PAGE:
How High Employee Turnover Poses Increased Cybersecurity Risk

employee turnover

In 2019, US companies had an average turnover rate of 22%, and the retail and wholesale industry saw the highest average voluntary turnover rate, followed by contact center and customer service, manufacturing and operations, and sales.

However, employee turnover is not just an HR issue, companies can also face increased cybersecurity risk through substantial losses as a result of IP theft. The Commission on the Theft of American Intellectual Property estimates that annual costs from IP losses range from $225 billion to $600 billion. Current employees in a trusted relationship with the organization, and former employees, are the leading culprits. The biggest targets for information loss include financial data, research, developer materials, customer lists, and strategic plans and roadmaps. An organization needs to be proactive and develop a strategic onboarding process to develop a positive security culture. More importantly, a proactive off-boarding process is needed to make sure information doesn’t leave with an employee.

When an employee leaves a company, your immediate reaction is to disable their primary account, but are you sure you know everything that the employee had access to? With the global SaaS market reaching up to $436.9 billion in 2025(CAGR 12.5%), the need for better tools and workflows is even more crucial to IT departments. Simple things like social media and vendor or partner websites are the top applications that get missed the most when people leave an organization. Continued access to one of those applications could lead to problems down the road.

Build a positive company culture to prevent insider threat

Protecting IT data from rogue employees is the end game. Company culture is a huge deterrent of high employee turnover that leads to this data loss. Culture comes from the top and a supporting culture should begin on the first day of employment. The days of building a wall around your company are over. Employees inside those walls lead to the internal data breaches we see in the news. Companies that foster a positive culture can lower the risk of corporate data loss when someone leaves an organization. 

Unfortunately, in the times we live in today, people are constantly on the move. The average person changes jobs or roles every 2 - 4 years. IT leaders need to be creative with the tools and processes that are put in place to protect the company financially and legally.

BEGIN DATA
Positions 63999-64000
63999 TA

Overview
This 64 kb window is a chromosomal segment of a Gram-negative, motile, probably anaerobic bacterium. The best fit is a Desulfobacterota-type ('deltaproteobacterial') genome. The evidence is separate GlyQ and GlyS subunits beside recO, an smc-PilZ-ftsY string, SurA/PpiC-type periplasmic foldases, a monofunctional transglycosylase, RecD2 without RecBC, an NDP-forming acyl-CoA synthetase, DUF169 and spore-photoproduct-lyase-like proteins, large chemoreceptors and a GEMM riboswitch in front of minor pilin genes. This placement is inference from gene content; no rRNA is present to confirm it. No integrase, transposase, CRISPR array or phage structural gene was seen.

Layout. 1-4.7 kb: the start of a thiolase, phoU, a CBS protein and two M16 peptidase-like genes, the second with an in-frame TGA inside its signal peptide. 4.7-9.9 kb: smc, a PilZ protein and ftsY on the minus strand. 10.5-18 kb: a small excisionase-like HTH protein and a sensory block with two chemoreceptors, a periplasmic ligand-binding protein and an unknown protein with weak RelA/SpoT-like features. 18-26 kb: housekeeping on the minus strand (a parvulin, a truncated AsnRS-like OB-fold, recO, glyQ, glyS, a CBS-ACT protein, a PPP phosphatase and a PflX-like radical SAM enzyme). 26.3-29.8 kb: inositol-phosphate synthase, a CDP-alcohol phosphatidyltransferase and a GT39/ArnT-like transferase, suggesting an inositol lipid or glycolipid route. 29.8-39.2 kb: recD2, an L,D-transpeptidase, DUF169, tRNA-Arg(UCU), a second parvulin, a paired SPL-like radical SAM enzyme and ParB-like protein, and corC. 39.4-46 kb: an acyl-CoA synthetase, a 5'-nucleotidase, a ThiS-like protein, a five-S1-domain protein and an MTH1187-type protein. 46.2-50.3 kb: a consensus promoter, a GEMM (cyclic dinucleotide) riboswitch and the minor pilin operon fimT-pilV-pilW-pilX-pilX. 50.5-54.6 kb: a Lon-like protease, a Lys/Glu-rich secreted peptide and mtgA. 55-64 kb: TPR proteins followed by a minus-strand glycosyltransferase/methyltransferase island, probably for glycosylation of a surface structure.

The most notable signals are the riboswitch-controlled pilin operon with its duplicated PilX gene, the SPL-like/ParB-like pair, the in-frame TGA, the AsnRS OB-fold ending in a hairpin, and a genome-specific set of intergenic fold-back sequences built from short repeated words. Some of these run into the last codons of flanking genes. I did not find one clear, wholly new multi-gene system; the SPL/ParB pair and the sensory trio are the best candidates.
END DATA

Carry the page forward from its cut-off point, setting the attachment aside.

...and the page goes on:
In a whitepaper sponsored by Sonian and written by Osterman Research, they provide a checklist of best practices for protecting your data when an employee leaves a company.

Best practices for protecting data when employees leave

  • Disable accounts to which the employee has access
  • Disable access to the company network
  • Disable access to the Active Directory user account or equivalent
  • Change passwords for all applications, cloud-based storage, etc
  • Take the employee’s security pass
  • Remove employee from all distribution lists
  • Redirect employee communication (e.g., email) to an appropriate individual
  • Delete the employee’s voicemail account and/or change the voicemail password

Mitigating internal risk with Single Sign-On

One of the best ways to protect your data as cloud adoption grows is to centralize cloud applications using Single Sign-On (SSO). SSO helps to simplify the onboarding process and offboarding departures and supports regular auditing of user access and permissions. SSO combined with strong password policies for individual applications will reduce the likelihood of employees gaining rogue access to applications upon their departure.

Technology leaders should be proactive on an everyday basis and not just reactive when an employee exits a position. Whether an employee leaves on their own terms or is terminated, management and IT staff should always be on high alert. Make it a habit to constantly evaluate best practice policies and procedures to ensure your companies data and assets are secure and reduce the loss of valuable data.

If you're interested to learn more about how SAML for SSO can help your organization, check out our SAML for SSO ebook

SAML for Single Sign-On Ebook

Tags: data security, Single Sign-On, secure passwords, Single Sign Off, security risk, IT Management, employee turnover, internal data breach, insider threat, insider risk, internal threat, password policy, offboarding employees

Eric Jeffers

Author: Eric Jeffers